In The Martian, Matt Damon’s character is able to survive being marooned on Mars by growing potatoes in the Martian soil. While fictional, this plot point reflects a real need for in-situ resource utilization (ISRU) to support long-term human space exploration missions. A new study by a team from the Florida Institute of Technology suggests that the Martian soil may be more hostile to plant life than previously thought and that the capability of growing Martian potatoes will require additional development to make agriculture feasible.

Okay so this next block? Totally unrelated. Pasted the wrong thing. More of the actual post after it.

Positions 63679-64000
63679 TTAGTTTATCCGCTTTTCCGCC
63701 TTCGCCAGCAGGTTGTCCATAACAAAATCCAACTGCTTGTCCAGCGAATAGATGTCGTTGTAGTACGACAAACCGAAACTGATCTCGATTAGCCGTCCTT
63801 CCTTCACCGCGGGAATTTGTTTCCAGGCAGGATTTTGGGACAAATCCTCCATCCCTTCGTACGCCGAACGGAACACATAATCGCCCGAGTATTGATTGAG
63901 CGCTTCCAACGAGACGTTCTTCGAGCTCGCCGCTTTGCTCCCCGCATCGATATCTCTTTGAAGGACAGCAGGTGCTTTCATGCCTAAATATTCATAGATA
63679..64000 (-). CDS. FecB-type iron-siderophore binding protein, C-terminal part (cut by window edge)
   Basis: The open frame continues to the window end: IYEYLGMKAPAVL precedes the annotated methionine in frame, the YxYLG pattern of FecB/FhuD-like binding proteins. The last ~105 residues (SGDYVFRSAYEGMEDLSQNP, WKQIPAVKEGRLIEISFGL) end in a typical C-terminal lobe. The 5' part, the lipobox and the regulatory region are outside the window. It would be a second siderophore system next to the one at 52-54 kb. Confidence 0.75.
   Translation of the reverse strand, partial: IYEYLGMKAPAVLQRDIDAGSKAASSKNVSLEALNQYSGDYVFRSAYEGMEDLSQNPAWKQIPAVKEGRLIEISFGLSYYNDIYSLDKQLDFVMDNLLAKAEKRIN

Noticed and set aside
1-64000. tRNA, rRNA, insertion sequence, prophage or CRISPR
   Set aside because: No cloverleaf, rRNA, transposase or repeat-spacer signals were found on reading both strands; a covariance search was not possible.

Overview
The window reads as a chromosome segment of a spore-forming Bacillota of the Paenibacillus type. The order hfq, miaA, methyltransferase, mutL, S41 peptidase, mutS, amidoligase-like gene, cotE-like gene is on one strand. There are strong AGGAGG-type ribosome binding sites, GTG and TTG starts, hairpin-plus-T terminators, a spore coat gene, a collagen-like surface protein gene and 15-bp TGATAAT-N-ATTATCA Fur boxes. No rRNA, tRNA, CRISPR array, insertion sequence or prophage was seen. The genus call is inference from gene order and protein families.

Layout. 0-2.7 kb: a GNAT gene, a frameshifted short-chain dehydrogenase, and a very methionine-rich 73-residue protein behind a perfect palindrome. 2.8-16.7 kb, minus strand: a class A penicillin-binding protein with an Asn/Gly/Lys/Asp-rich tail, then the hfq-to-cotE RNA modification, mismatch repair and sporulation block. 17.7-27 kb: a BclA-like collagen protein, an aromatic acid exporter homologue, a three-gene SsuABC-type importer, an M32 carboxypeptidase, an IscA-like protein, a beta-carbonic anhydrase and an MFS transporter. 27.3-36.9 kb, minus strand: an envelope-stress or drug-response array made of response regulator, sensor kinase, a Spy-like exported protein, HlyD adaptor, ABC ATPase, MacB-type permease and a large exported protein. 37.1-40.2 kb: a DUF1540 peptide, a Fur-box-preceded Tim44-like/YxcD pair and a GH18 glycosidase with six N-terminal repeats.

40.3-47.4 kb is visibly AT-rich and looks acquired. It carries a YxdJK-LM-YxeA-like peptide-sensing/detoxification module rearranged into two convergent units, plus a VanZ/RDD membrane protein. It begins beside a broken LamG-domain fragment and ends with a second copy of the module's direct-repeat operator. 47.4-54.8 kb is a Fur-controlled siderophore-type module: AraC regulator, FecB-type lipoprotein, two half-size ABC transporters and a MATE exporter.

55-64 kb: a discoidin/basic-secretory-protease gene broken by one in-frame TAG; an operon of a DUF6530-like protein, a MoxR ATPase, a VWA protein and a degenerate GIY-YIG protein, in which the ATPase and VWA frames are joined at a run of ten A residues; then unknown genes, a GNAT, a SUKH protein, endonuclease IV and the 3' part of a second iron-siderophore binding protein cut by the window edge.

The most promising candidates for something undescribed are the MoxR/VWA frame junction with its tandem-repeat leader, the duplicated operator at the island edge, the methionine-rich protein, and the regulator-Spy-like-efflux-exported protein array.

The researchers studied three examples of Martian regolith simulants. These simulants are produced from materials found on Earth to reproduce the mineralogy and chemistry of the soil we expect to find on Mars. They found that none of these simulants were able to support plant life on their own, partly due to nitrogen deficiency, and only two were able to do so when nutrient supplements were added. More crucially, none of these simulants could support plant life at all when calcium perchlorate — a common, and toxic, substance on Mars’s surface — was added. Their results suggest that any scheme for ISRU agriculture on the surface of Mars must plan to remediate, or otherwise avoid, the toxic effects of perchlorate before attempting an extraterrestrial harvest.